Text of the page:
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Wills & Probate | Making A ‘Simple Will’ Because It’s Cheaper?

Updated: Aug 7, 2023

When we hear the words ‘Simple Will’ in an advertisement we get uncomfortable. Not because it’s typically an advert from a perceived competitor, but because the advert is, in our well thought out opinion, Simply Dangerous.

So, the first thing to think about is that the person making Will must be at least 18, and they need to be clear about who should benefit from their estate after they are no longer here. If we are talking property, that would include bricks and mortar, money, investments, cars. In fact, anything tangible and movable. That includes pets by the way. That sounds pretty simple, doesn’t it? Maybe, but a Will is a legal document and needs to be written as such. At this point, We are thinking about people that have bought a Will pack and written their own. How on earth can you be sure it’s legally sound? The company selling it makes it foolproof to use right? No, they make money on selling you a tool that you operate. If things go wrong, try to sue them. That might not be so simple. Use any language that isn’t clear, or if the Will is written in a way that is ambiguous, and the courts may need to be called upon to interpret the person’s intentions. That’s not so cheap, or simple, believe me. if you do go to a professional that is going to write it for you, then you’re faced with a few quotes each differing in scale, and then someone really cheap, but says he does the same as all the other ‘more expensive’ guys, only in a fraction of the time. In fact, you can be in and out in under an hour, Will in hand. Have a think about some of the things here below. In addition to all the property and who you might want to leave some, or all of it, too, tax is always a discussion point when it comes to Wills. Your estate will pay 40% over of anything over £325,000 (in the current tax year) unless you make any provisions otherwise.

What does that mean? Well, if you have an estate of £1m, the first £325,000 passes to your chosen beneficiaries tax-free, leaving an amount of £675,000. At 40% that means the taxman gets his grubby little hands on £270,000. You might be thinking, well I haven’t got £1m. Perhaps, but take a piece of paper and add up the value of your property, any investments, cash in the bank, other savings, life policies that aren’t written into trust (if you don’t know what that means, more of a reason to get advice). I bet if you live in the south, you’ll be worth a lot more than you thought you were. Remember if you have any life cover at all, you’re worth more dead than you are alive. Now there’s a sobering thought. What about the Residence Nil Rate Band, or the RNRB as it’s commonly referred to? HMRC does love an acronym – no pun intended, and for those who don’t know, HMRC is the taxman. That alone needs some significant thought (the RNRB, not tax man…although come to think of it….). What about the way the property should be held after the first to die if there are two of you? Questions questions, and who provides the answers… Then there are a host of other things, including choosing the right Executors, and Trustees. When could you use the same people for both? What happens to the children if you die before they are 18? Who do you appoint as guardians? Who next if your chosen guardian dies before you? If you are leaving gifts to anyone does the estate pay the tax on that or do you want the beneficiary to pay it? What even is the estate?? What about if you die, and your spouse or partner remarries? Do you want your assets to go entirely to them or do you want to ringfence some for them and some for the children? If you can go through all that, read and understand the attendance notes (that you should insist on seeing) make the decisions and understand the consequences and risks, have the document printed and executed and walk out with it in your hand in under an hour, then you didn’t ‘go through all that’ In other words, you took a short cut, or rather, a Simple Will.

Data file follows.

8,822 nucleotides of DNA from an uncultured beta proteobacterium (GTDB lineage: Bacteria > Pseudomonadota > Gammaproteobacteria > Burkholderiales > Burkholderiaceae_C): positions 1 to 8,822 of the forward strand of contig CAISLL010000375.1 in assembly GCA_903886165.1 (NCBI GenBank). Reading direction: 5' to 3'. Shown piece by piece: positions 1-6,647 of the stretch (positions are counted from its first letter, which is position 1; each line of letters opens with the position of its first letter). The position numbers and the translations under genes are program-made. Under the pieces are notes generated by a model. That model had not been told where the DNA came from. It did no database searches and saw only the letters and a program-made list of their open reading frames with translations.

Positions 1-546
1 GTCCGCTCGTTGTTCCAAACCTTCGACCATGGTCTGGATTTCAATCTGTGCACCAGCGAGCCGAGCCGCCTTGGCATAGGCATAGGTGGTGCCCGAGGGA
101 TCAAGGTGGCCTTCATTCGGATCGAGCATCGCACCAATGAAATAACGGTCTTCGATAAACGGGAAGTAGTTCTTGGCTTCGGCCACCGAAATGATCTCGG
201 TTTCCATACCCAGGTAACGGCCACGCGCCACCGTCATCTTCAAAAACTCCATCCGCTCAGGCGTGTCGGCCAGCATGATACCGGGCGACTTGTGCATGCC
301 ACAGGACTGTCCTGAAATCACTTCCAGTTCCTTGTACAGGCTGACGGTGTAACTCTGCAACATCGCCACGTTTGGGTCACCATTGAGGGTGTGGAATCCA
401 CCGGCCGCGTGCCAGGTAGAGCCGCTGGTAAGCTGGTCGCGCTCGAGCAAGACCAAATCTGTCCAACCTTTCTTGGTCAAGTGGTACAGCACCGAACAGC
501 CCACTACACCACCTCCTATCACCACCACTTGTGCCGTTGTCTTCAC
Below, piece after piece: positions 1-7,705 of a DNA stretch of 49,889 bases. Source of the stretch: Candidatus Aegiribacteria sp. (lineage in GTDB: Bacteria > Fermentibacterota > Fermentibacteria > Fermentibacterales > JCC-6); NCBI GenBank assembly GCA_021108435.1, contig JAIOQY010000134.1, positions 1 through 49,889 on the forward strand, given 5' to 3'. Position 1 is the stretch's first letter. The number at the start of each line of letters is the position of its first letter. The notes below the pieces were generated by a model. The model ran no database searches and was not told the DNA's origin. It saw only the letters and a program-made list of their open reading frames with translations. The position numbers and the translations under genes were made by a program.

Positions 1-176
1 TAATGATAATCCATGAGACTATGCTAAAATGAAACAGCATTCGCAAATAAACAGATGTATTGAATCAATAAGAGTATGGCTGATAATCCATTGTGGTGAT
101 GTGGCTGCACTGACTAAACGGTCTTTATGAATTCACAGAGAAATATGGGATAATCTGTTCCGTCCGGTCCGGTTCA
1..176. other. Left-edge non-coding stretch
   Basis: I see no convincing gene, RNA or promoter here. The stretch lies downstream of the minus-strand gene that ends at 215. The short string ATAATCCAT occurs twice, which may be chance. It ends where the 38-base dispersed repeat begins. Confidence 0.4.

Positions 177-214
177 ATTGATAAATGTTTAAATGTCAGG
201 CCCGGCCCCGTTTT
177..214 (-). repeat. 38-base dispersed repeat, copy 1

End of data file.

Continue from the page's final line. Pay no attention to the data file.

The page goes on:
The information provided in this article is not intended to constitute legal advice and you should take full and comprehensive legal advice on your individual circumstances by a fully qualified Solicitor before you embark on any course of action.

Wills, Trusts and Probate team Penn Chambers Solicitors 0207 183 1485

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